Mr. Fisher then went on to show what were the powers and duties of Auditor General. He was invested with judicial powers; he might require accounts on oath and witnesses, and books or papers to he produced, and if not within six months to disallow them. He had the power of Justice of the Peace, and might examine witnesses on oath; he was reviewer by certeorare; no proceedings could be bad for the recovery of any sums of money until the Auditor General had made a report on them. He might send his clerk abroad to examine into the facts of an account, and a certified copy of audit and order of council was evidence in all cases, and argued that the Government had been guilty of a violation of the law and the Constitution of the country in not appointing an Auditor General; they had been derelict in their duty, and did not deserve the confidence of the House. He had referred to the legislation of the Government; the only thing they had done was to pass a Treasury Note Bill, which had not yet received the approval of Her Majesty. He had never thought much of paper money, and of assignats; he preferred the good old gold, or some solid equivalent, yet looking abroad at the tendency of the times, he was afraid the Province would be forced to adopt them. He had referred to the Post Office Bill, and must express his surprise that after the Bill had been thrown out in the Upper House, a gentle man of that body should have been elected to fill the office of Postmaster General. He had referred to the Crown Land Office, and maintained that when the Government wished to break down regulations, in common justice to the country the repeal should have been notorious as the framing itself. He had referred to the despatch of the l2th of April, 1865, and he put it to the House if they would countenance a Government in keeping back despatches received from the Imperial Government. We had been talking very largely of the greatness of the Province, and of the humiliation of being connected with Canada and Nova Scotia; but was it consistent with that greatness that the Province should receive the first news that such a dispatch had bean written through these sources?
[Mr. Fisher here quoted part of the said dispatch, which expressed the approval of Her Majesty’s Government of the Quebec scheme, on the ground that it was eminently calculated to promote effectual provisions for general defence, directing the Governor to bring the scheme before his advisers; showing that New Brunswick, as a separate Province, could make no adequate provision for its own defence, and that the Government should reasonably attach great weight to the views and wishes of England.]
He maintained no one could justify the Government in keeping back such a dispatch; it was an infraction of the Constitution. Why was the dispatch so important? Because, if laid before the House when it should have been last Session, there would have been no need to send a delegation home, which had, it was said, cost the country £800. In private life, suppose a case where one of the parties to a contract kept back on important paper, what would that be called? (Mr. Wetmore—I might call it fraud.) What he (Mr. F.) complained of in the Government was if they erred in small things, they would err, if occasion offered, in great. He had referred to the delegation, and be must say, after the glorifications of the press of the Government, he felt sorry, he felt humiliated, at the manner our delegates had been received compared to those of Canada. While the Canadian Ministers had been presented to the Queen, and had every honor paid them, our men had been snubbed. He had referred to the other dispatch of the 28th July, in the reply to the delegates. published in Canada but never in New Brunswick, in which Mr. Cardwell said:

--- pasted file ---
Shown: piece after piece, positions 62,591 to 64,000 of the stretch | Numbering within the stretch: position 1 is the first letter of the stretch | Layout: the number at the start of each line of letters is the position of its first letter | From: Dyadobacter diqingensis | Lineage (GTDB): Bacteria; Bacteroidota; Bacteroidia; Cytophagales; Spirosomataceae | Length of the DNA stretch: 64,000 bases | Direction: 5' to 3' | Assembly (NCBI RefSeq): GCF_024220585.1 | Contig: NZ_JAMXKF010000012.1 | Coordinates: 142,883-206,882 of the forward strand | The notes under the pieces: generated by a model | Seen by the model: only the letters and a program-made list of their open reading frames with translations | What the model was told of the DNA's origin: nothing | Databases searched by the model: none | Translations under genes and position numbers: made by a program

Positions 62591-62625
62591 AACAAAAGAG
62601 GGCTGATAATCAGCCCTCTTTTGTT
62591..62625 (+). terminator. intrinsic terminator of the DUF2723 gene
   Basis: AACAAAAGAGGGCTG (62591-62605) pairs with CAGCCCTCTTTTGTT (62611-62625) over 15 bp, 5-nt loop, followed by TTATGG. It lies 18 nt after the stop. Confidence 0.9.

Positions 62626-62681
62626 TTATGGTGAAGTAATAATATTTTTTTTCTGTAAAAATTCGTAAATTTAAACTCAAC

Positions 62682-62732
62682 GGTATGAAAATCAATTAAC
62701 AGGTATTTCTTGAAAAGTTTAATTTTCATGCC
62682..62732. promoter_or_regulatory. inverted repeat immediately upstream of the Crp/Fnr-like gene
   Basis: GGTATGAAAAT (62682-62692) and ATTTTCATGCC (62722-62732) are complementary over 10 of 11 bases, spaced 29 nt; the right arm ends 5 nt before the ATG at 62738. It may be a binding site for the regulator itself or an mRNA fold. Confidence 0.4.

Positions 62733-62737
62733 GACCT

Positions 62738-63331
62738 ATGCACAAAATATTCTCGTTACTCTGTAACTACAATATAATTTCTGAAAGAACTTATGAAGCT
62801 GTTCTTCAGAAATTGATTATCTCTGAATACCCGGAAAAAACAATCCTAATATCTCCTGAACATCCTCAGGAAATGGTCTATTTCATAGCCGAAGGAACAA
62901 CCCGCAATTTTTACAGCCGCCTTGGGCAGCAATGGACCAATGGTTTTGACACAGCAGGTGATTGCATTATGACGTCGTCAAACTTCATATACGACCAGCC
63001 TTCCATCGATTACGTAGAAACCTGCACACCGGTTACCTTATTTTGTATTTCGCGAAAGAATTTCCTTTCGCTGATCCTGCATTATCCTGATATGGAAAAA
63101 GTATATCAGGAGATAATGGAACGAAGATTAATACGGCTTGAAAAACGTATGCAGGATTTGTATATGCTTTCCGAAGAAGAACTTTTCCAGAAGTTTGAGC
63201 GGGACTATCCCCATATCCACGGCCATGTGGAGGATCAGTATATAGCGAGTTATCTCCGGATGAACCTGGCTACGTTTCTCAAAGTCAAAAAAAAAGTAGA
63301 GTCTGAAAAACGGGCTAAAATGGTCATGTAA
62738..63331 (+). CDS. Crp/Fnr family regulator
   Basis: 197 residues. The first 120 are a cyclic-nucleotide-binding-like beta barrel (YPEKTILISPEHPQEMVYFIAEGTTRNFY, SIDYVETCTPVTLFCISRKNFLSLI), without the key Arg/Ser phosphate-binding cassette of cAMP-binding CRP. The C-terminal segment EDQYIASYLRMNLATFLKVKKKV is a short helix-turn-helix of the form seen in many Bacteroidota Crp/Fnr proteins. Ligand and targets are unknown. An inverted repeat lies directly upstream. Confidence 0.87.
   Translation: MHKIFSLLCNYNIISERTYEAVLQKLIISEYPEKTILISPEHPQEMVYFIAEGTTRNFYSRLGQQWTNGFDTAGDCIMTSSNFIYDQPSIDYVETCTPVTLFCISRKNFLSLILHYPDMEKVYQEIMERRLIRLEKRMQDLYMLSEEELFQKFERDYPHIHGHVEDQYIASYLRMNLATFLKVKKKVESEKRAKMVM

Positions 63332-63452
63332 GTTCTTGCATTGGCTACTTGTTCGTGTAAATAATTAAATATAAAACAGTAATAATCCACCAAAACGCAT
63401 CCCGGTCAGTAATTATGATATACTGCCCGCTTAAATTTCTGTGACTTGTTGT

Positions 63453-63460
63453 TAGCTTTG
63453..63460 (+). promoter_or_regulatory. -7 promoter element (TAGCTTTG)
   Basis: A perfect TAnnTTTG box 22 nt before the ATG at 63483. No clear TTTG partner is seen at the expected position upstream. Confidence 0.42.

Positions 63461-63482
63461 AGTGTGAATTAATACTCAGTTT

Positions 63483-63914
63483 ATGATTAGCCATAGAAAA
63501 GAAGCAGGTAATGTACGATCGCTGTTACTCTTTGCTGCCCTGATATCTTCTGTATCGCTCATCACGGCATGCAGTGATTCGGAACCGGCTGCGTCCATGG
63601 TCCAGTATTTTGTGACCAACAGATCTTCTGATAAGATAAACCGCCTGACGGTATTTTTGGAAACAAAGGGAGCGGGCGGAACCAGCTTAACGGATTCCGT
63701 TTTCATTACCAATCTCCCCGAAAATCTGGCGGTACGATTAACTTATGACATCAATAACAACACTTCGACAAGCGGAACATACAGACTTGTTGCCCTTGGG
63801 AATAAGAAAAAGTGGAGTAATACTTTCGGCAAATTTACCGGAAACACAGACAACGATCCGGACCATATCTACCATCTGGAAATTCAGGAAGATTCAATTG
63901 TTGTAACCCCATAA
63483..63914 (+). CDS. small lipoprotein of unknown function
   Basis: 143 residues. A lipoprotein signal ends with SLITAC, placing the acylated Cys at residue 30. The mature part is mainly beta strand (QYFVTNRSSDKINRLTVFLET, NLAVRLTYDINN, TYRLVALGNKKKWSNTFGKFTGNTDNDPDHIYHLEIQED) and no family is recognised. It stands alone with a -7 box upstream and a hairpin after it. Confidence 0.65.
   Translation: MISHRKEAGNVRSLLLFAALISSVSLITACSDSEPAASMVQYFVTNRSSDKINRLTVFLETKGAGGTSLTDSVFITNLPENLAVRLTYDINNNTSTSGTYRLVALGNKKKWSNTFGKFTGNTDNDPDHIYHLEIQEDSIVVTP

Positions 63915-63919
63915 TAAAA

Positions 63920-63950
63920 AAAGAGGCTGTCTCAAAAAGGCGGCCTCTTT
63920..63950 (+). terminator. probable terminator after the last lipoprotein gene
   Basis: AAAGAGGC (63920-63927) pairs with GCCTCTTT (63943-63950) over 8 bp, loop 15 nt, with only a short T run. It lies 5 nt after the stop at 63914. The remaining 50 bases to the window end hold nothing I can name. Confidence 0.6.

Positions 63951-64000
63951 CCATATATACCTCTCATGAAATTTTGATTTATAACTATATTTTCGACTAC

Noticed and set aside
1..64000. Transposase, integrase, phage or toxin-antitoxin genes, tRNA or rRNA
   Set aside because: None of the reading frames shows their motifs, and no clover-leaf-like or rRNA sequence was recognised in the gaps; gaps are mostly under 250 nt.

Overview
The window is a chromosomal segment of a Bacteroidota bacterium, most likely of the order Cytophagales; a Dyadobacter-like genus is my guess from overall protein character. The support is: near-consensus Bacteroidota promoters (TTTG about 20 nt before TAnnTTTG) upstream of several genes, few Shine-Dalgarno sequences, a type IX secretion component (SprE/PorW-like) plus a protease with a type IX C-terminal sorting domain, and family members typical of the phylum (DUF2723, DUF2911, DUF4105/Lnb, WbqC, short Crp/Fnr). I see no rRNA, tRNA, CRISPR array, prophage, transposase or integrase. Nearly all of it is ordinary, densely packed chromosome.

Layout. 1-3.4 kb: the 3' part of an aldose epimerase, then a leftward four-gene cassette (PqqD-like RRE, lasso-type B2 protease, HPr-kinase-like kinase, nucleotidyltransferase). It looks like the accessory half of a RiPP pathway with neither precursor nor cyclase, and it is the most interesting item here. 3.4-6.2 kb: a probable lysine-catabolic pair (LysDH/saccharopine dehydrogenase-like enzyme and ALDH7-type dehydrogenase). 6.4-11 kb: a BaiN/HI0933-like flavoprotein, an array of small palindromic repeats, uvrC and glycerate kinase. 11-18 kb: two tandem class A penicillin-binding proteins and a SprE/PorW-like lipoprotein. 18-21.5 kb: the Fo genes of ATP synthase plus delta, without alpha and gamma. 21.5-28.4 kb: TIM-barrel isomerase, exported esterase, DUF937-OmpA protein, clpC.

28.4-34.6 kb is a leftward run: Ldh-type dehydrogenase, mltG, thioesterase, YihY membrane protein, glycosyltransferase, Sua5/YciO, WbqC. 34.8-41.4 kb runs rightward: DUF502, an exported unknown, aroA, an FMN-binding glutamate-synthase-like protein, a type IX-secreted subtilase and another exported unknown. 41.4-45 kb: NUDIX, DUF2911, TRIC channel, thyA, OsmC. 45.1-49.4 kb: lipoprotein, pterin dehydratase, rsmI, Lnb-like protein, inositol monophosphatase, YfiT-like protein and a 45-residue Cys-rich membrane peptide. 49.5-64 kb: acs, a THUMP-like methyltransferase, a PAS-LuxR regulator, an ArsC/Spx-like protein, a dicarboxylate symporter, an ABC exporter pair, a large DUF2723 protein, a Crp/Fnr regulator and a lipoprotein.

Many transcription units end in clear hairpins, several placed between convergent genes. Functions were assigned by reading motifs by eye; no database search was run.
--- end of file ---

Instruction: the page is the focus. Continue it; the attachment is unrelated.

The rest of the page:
“I have answered them in entire accordance with the dispatches I have addressed to you explaining the views of Her Majesty’s Government on the subject of Confederation, and that no countenance would be given to a union of the Maritime Provinces, unless it contributed to the other.”
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He had referred to the insulting minute of the 12th July, in answer to a dispatch of Mr. Cardwell of the 24th June, on the subject of the conference between the Imperial Government and the Canadian Deputation, in which the advantages of union was discussed in its various aspects, and its absolute importance in a military point of view pointed out, and asserting the authority of the Imperial Government to urge upon the Province what they considered expedient for defence, and closing with the hope that, after a careful consideration of the subject, they would perceive the advantage of union. What was the answer to that dispatch? What he condemned the Government for was that they did not clothe that answer to the communication to the Queen in gentlemanly, at least if not in elegant language. He considered it also highly indecorous and unprecedented that, in a grave dispatch reference should have been made to a newspaper article. He would read it, and ask the House if it was not an insulting document. For himself, he wished to relieve himself of the odium of it. Nothing he had found, the Government had done had roused such a feeling in his own County. He had been met by people from all parts, who said to him during the last election: You must, on the hustings, refer to and denounce that minute of council.
Mr. Fisher quoted from the Minute of 12th July: